The full quote runs: "Necessitous men are not, truly speaking, free men, but, to answer a present exigency, will submit to any terms that the crafty may impose upon them."
In using the phrase, "Necessitous men are not free men," Roosevelt was actually quoting from a decision in a well-known 1762 English legal case.
His necessitous condition was so notorious that the clergy in convocation voted him a present of f5000.
The people, he contended, were no worse off under the old monarchy than they will be in the long run under assemblies that are bound by the necessity of feeding one part of the community at the grievous charge of other parts, as necessitous as those who are so fed; that are obliged to flatter those who have their lives at their disposal by tolerating acts of doubtful influence on commerce and agriculture, and for the sake of precarious relief to sow the seeds of lasting want; that will be driven to be the instruments of the violence of others from a sense of their own weakness, and, by want of authority to assess equal and proportioned charges upon all, will be compelled to lay a strong hand upon the possessions of a part.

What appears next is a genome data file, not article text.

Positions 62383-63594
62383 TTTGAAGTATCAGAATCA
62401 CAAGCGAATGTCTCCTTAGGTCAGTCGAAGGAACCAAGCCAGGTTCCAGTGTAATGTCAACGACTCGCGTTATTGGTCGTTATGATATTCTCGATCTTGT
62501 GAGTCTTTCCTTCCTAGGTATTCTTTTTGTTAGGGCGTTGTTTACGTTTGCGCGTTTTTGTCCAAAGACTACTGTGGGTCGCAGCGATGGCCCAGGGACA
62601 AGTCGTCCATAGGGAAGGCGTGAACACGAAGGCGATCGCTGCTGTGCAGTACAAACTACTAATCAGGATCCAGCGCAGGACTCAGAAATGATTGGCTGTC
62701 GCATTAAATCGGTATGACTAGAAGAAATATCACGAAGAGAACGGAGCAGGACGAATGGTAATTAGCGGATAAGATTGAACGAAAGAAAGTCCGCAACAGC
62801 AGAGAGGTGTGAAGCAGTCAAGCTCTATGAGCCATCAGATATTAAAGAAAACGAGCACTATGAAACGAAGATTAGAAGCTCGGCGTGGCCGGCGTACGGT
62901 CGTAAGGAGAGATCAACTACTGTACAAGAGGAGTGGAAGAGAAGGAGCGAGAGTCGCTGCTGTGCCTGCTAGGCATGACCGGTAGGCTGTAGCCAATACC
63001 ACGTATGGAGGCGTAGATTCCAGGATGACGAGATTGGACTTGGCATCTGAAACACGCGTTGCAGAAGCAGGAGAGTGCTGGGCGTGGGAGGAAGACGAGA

All this did not bear its full fruit during the reign of the Catholic sovereigns, but by the end of the 16th century it had reduced Spain to a state of Byzantine regulation in which every kind of work had to be done under the eye and subject to the interference of a vast swarm of government officials, all ill paid, and often not paid, all therefore necessitous and corrupt.